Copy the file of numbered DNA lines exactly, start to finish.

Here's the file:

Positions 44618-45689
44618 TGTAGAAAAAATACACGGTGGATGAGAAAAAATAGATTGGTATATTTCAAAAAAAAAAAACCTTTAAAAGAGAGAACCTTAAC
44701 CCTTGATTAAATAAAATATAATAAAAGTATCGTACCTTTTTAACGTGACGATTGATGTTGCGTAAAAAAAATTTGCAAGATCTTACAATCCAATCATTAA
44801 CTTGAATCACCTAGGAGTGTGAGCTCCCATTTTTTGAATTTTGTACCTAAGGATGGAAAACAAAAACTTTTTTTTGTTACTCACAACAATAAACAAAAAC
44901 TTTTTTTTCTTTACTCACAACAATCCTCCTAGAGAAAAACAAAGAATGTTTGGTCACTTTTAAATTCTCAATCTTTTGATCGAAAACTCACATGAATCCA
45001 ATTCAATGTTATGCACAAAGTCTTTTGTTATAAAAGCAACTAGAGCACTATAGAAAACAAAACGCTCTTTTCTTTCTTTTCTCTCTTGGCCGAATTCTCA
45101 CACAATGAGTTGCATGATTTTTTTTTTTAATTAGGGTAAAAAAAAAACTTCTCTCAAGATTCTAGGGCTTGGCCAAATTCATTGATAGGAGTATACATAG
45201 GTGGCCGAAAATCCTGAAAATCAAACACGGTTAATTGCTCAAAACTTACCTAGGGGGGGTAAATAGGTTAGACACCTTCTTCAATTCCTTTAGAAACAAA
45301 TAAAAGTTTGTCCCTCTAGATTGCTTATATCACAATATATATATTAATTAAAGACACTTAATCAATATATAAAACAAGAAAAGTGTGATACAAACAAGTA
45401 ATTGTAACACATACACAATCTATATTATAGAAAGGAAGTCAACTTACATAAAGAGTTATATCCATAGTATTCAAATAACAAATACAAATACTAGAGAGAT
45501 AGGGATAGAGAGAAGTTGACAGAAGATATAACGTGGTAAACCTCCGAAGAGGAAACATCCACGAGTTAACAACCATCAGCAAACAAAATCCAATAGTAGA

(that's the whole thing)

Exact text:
Positions 44618-45689
44618 TGTAGAAAAAATACACGGTGGATGAGAAAAAATAGATTGGTATATTTCAAAAAAAAAAAACCTTTAAAAGAGAGAACCTTAAC
44701 CCTTGATTAAATAAAATATAATAAAAGTATCGTACCTTTTTAACGTGACGATTGATGTTGCGTAAAAAAAATTTGCAAGATCTTACAATCCAATCATTAA
44801 CTTGAATCACCTAGGAGTGTGAGCTCCCATTTTTTGAATTTTGTACCTAAGGATGGAAAACAAAAACTTTTTTTTGTTACTCACAACAATAAACAAAAAC
44901 TTTTTTTTCTTTACTCACAACAATCCTCCTAGAGAAAAACAAAGAATGTTTGGTCACTTTTAAATTCTCAATCTTTTGATCGAAAACTCACATGAATCCA
45001 ATTCAATGTTATGCACAAAGTCTTTTGTTATAAAAGCAACTAGAGCACTATAGAAAACAAAACGCTCTTTTCTTTCTTTTCTCTCTTGGCCGAATTCTCA
45101 CACAATGAGTTGCATGATTTTTTTTTTTAATTAGGGTAAAAAAAAAACTTCTCTCAAGATTCTAGGGCTTGGCCAAATTCATTGATAGGAGTATACATAG
45201 GTGGCCGAAAATCCTGAAAATCAAACACGGTTAATTGCTCAAAACTTACCTAGGGGGGGTAAATAGGTTAGACACCTTCTTCAATTCCTTTAGAAACAAA
45301 TAAAAGTTTGTCCCTCTAGATTGCTTATATCACAATATATATATTAATTAAAGACACTTAATCAATATATAAAACAAGAAAAGTGTGATACAAACAAGTA
45401 ATTGTAACACATACACAATCTATATTATAGAAAGGAAGTCAACTTACATAAAGAGTTATATCCATAGTATTCAAATAACAAATACAAATACTAGAGAGAT
45501 AGGGATAGAGAGAAGTTGACAGAAGATATAACGTGGTAAACCTCCGAAGAGGAAACATCCACGAGTTAACAACCATCAGCAAACAAAATCCAATAGTAGA